Seton Hall students warned against insulting future Catholic priests

Pauline Gross
October 21, 2018

The U.S. Department of Justice has served subpoenas to several dioceses in the state of Pennsylvania, in what is believed to be a statewide move by federal authorities to investigate sexual abuse of minors by Catholic clergy.

The Archdiocese of Philadelphia also confirmed to Religion News Service that it is aware of the inquiry and is cooperating with investigators - including handing over documents.

The grand jury subpoenas also seek documents stored in "Secret Archives", "Historical Archives" or "Confidential Files", and records related to the dioceses' organizational charts, finances, insurance coverage, clergy assignments and treatment of priests, according to the people who spoke to the AP.

"That the Department of Justice is launching this investigation appears to be an inherent acknowledgement of what was done to transfer known or suspected perpetrators over state lines, creating countless instances of preventable sexual abuse of children", Dolce said in a statement.

The other priest charged in the investigation, the Rev. John Thomas Sweeney of the Greensburg diocese, pleaded guilty to indecent assault this summer and is awaiting his sentencing.

The U.S. Justice Department has opened an investigation of child sexual abuse inside the Roman Catholic Church in Pennsylvania. The 18-month investigation under Pennsylvania Attorney General Josh Shapiro uncovered sexual abuse on a vast scale, detailing some 1,000 cases of abuse by 300 priests dating back 70 years. So far, Wuerl, who has denied any wrongdoing, is the most prominent church leader to fall in the latest scandal.

Hundreds of priests were said to have molested more than 1,000 children - and possibly many more - since the 1940s, and senior church officials allegedly covered up the abuse, according to the report.

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The report went on to assert that church leaders were more interested in safeguarding the church and the priests than defending victims. "For decades", the grand jury wrote in its report.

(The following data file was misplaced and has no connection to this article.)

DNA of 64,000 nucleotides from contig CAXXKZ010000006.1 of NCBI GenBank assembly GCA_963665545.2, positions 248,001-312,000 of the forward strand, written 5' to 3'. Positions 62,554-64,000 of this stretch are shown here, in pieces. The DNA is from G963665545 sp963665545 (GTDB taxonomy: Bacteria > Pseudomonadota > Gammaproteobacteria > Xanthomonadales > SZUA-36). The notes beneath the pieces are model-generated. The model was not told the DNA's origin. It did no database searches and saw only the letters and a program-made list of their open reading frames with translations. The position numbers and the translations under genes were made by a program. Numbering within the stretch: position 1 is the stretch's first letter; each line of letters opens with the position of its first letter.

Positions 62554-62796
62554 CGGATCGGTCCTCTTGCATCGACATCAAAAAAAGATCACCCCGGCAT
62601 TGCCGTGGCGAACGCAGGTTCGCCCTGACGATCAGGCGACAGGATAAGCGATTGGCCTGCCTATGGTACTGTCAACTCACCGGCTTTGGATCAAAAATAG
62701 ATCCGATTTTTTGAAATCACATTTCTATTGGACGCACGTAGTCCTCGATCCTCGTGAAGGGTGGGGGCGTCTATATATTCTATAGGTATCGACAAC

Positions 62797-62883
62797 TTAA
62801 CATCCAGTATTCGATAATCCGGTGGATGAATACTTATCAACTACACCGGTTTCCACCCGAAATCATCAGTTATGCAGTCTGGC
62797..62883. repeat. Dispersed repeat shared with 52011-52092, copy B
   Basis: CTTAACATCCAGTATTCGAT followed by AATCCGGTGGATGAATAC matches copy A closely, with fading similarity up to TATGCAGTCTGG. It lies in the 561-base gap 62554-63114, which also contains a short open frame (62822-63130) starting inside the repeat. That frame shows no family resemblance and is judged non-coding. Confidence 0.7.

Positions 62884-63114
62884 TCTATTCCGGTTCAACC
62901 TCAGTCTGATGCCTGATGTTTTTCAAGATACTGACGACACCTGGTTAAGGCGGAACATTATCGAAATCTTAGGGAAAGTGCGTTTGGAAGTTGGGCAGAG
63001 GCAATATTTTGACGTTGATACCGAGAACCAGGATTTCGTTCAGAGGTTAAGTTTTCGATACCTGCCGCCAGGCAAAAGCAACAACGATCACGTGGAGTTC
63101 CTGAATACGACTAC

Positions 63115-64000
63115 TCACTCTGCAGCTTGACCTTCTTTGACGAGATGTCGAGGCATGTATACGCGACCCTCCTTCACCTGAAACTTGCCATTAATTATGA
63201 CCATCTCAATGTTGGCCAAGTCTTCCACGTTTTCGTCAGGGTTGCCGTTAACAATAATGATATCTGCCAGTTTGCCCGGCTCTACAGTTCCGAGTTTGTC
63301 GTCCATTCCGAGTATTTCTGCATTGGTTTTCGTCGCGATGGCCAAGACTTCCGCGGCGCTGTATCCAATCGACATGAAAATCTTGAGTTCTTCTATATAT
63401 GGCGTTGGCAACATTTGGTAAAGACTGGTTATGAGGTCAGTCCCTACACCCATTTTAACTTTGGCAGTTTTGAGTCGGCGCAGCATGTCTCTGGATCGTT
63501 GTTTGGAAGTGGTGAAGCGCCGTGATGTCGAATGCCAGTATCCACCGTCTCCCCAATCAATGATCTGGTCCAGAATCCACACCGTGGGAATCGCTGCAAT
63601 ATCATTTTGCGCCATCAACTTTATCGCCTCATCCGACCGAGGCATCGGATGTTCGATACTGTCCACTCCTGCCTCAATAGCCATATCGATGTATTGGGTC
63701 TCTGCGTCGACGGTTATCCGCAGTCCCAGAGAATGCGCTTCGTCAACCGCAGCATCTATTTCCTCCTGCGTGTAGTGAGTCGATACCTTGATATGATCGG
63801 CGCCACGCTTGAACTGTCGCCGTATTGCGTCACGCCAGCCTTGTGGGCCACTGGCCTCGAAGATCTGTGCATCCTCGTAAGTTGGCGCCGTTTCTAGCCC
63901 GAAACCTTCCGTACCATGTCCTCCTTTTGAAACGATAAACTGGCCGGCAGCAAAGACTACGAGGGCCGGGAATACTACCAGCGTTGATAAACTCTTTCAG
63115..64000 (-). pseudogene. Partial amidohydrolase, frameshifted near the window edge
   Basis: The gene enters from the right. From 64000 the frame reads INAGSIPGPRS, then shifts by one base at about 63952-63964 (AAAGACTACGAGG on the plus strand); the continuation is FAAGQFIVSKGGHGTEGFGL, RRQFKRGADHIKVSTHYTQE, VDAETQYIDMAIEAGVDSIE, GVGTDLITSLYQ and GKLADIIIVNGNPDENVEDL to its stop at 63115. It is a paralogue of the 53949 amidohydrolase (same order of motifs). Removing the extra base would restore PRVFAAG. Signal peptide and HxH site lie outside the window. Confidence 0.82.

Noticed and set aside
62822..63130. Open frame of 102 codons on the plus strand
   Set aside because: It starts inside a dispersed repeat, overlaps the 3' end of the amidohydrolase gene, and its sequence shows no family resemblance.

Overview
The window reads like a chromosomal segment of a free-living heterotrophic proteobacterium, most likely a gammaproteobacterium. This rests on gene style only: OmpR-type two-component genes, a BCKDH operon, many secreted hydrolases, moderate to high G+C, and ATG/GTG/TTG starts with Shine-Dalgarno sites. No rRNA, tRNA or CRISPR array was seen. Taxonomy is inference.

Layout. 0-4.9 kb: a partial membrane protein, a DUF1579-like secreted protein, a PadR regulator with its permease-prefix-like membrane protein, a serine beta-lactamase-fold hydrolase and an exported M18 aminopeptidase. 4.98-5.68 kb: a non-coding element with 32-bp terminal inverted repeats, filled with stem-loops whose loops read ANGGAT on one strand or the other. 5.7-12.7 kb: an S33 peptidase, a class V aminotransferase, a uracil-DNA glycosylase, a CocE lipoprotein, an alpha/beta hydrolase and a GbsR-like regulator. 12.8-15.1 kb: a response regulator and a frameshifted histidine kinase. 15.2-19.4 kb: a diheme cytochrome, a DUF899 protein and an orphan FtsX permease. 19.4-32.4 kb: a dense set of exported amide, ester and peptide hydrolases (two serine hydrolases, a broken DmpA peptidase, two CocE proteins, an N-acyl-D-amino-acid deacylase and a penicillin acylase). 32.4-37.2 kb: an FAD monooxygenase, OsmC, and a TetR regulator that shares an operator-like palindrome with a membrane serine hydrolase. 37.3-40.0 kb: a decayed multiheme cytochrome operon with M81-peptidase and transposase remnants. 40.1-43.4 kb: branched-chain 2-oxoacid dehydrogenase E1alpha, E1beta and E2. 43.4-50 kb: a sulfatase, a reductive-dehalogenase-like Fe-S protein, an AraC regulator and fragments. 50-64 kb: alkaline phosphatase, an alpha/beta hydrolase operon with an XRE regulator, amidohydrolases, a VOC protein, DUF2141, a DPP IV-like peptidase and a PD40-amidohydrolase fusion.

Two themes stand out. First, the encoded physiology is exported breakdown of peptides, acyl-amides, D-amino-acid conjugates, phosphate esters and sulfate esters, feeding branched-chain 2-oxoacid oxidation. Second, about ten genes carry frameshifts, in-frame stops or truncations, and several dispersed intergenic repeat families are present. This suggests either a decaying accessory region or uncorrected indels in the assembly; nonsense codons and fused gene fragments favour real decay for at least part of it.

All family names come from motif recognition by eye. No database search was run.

Pennsylvania Senate President Pro Tempore Joe Scarnati, a Republican and ally of the Church, had been pushing a compromise proposal that would have temporarily lifted the statute of limitations so that older victims could sue individual priests, but not the Church itself. However, because some of the allegations are decades old, numerous accused are now deceased.

"The Diocese of Erie confirms it has received a subpoena", said Mary Solberg, Associate Director of Communications for the Diocese of Erie. The grand jurors said that the rest of the cases were too old to be prosecuted, because of statutes of limitations. The Pennsylvania report followed the resignation of Cardinal Theodore E. McCarrick, the former archbishop of Washington, who is accused of sexually abusing seminarians and minors.

The difficulty of making charges stick against higher-ups in the church was illustrated when the Philadelphia district attorney's office brought a landmark cover-up case in 2011 against Monsignor William Lynn, a longtime aide to two Philadelphia cardinals. Lawmakers ended the session Wednesday without taking action. Many accused priests have already died.

Church leaders opposed the change, warning it would cripple their ability to fund Catholic charities and enrich lawyers.

"Federal law enforcement has been awfully silent on the Catholic abuse problem, and it's about time", said Anne Barrett-Doyle, co-director of BishopAccountability.org, a US -based resource center that tracks cases of clerical abuse worldwide.

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